By Kevin Choquette, an EO San Diego member, and president and founder of Fident Capital
If you want to achieve, become a world-class learner. That’s the tweet-sized heart of this blog post. I grew up in a loving home of modest means, and creating a future became a mandate. I don’t chase after success just for the money. My father instilled in me the “work hard” approach to life, and I’ve employed it to address basically all challenges associated with this pursuit.
That ethic has been both a blessing and a curse. Rewards certainly come from the “Git ‘er done!” mandate and the immediate, tangible results of a hard day’s work. But humility comes in seeing how slow my progress has been, precisely because I’ve addressed most challenges with the same strategy: work harder.
I’m very curious about the world, which has super-charged my work and catalyzed an odyssey that transcended 26 jobs, several industries, and fields of study as contradictory as music and business. Being inquisitive has been an enormous asset, as I have developed a unique and rich understanding of varying areas.
But work and curiosity don’t appear to be the total answer. After more than a dozen years in commercial real estate finance and a reasonably high degree of proficiency, my business doesn’t always make the progress I desire. I strive and that allows me to progress toward the target, but sometimes I just work, and work, and work. Think “Groundhog’s Day” or “The Truman Show.” I wake up, do exactly what I did yesterday and expect a different result. What’s missing?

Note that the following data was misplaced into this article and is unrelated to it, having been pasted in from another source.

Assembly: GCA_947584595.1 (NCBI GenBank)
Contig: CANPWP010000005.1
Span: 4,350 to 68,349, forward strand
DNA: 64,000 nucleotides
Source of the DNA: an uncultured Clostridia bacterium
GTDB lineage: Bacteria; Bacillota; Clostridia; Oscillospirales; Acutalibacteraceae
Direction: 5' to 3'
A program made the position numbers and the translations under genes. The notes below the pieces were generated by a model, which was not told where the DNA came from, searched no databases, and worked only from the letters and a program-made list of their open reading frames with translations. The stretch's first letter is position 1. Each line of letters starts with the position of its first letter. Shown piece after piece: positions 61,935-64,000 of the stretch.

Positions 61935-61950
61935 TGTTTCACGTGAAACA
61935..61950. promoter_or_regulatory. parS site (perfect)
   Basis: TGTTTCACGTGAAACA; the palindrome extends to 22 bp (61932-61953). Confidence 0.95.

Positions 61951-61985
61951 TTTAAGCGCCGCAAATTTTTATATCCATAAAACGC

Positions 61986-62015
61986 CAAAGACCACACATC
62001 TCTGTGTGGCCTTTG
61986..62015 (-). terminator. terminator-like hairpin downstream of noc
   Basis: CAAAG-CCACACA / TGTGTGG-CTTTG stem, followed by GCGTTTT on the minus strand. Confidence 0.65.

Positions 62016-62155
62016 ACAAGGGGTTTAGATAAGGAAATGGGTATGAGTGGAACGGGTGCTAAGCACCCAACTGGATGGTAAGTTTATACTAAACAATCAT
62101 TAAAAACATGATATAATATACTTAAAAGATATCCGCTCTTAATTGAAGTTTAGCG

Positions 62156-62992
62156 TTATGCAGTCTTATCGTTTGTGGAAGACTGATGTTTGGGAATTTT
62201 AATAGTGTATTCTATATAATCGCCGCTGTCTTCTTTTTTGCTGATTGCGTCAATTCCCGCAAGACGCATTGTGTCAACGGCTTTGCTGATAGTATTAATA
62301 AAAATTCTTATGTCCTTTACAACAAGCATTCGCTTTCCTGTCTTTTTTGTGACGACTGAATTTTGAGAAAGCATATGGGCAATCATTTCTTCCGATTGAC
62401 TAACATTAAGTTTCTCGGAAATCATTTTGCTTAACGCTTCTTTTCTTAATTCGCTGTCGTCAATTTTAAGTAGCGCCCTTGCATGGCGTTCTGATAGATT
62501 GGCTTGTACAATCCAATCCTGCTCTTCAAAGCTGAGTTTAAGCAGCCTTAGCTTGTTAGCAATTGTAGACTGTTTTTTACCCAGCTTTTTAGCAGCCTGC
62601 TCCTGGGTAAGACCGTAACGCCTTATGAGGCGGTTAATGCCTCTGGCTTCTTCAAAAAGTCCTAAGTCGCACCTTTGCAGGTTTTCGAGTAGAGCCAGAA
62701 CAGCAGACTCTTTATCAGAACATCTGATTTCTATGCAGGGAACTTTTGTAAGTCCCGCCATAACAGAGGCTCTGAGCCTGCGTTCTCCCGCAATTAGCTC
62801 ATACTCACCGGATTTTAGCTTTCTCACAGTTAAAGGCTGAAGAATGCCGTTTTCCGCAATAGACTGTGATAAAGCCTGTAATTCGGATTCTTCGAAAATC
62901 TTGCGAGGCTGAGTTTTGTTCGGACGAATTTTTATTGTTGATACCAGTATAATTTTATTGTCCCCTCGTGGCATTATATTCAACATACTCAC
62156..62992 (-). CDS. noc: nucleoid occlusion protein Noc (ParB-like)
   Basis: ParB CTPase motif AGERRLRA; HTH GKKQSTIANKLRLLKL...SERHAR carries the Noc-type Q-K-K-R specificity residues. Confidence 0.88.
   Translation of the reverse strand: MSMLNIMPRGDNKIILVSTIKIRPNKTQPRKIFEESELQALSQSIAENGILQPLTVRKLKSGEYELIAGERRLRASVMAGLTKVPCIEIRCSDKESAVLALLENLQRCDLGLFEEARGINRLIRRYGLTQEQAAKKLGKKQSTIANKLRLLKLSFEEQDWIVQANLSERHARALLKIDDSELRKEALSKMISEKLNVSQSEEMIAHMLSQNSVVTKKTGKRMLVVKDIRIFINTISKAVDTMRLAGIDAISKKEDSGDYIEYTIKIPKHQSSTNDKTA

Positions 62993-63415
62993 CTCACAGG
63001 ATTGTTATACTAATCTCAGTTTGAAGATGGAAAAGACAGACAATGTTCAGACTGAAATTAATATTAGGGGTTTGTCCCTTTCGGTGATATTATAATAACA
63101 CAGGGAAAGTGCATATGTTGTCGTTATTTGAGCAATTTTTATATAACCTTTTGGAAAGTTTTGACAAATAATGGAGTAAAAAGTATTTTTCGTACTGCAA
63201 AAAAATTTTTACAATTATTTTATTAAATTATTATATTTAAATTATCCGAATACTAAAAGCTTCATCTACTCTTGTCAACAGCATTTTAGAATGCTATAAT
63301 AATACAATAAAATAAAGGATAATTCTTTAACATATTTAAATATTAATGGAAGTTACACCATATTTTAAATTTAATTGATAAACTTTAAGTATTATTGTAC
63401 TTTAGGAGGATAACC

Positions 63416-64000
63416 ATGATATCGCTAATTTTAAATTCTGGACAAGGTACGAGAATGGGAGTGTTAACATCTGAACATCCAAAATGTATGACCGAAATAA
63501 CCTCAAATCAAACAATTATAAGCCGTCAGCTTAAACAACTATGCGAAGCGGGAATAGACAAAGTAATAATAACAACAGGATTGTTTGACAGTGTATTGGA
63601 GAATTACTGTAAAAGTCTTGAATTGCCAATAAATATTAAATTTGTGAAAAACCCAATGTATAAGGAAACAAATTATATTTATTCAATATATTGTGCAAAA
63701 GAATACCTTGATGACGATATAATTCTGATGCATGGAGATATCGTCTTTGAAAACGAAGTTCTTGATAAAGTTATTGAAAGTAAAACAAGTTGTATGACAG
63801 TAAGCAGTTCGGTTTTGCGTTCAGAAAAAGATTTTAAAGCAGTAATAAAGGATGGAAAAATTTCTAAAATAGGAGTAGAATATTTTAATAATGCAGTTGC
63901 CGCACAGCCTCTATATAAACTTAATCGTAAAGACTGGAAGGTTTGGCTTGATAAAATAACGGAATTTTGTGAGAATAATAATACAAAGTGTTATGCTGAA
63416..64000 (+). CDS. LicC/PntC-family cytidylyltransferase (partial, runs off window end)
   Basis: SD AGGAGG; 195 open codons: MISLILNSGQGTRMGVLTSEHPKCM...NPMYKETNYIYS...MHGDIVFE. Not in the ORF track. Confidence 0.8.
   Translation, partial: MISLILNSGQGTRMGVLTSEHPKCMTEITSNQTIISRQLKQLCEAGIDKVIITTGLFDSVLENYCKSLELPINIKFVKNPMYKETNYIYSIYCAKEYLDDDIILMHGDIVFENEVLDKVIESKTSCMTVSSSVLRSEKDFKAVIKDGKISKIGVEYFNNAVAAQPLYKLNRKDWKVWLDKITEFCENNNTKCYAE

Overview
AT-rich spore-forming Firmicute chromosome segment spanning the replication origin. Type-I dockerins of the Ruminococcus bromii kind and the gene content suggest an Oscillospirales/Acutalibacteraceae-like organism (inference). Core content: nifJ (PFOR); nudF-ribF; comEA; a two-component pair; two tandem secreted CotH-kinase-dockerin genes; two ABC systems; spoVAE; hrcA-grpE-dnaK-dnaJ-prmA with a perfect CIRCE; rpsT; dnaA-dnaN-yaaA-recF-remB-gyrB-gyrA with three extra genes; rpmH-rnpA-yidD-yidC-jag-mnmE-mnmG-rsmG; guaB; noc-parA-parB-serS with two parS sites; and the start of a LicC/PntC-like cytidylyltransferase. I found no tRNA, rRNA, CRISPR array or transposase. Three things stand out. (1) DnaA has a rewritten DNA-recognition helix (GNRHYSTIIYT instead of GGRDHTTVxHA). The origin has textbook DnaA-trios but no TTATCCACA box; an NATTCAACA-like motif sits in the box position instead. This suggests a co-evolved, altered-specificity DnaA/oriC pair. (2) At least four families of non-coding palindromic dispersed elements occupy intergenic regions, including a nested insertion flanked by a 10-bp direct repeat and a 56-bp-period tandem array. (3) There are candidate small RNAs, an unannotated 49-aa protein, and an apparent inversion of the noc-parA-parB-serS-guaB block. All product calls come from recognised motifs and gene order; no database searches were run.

I’m not the only entrepreneur in this boat. For me, the view from the boat looks like this:
- Take the initiative and accept responsibility for the outcome
- Work hard and remain curious
- Think “working even harder” will break challenges/ceiling
- Find that challenges/ceilings remain in place
Only through deeply personal and robust learning can we truly make “don’t work harder, work smarter” a reality. Curiosity is good, but more weighty learning is required to change deeply held beliefs so that we can see the world differently. It is the change in who we are or how we think that distinguishes this kind of learning and makes it valuable.
After working with an executive coach and reading “Fierce Conversations” by Susan Scott, I saw that by not having difficult conversations with those closest to me, I was doing both of us a disservice. Scott holds that “the conversation is the relationship.” I screwed up the courage to have my first “fierce conversation” and had such an incredible result that my view of conflict shifted completely. The conflict avoidance in my nature is still present, but I now feel the joy of dialogue and respond to conflict by leaning into it.
I joined the Entrepreneur’s Organization about four years ago, which employs a “Gestalt” method for examining challenges. In a confidential setting, people share without risk of judgment and garner direct feedback on the issue. Years back, I presented to the group how a myriad of business choices left me feeling confused. After a long series of low-ego, honest, experience-shares, I saw I was using confusion as a crutch to avoid making hard decisions. Now, I can see how my behavior may hold me back and consciously choose to move forward.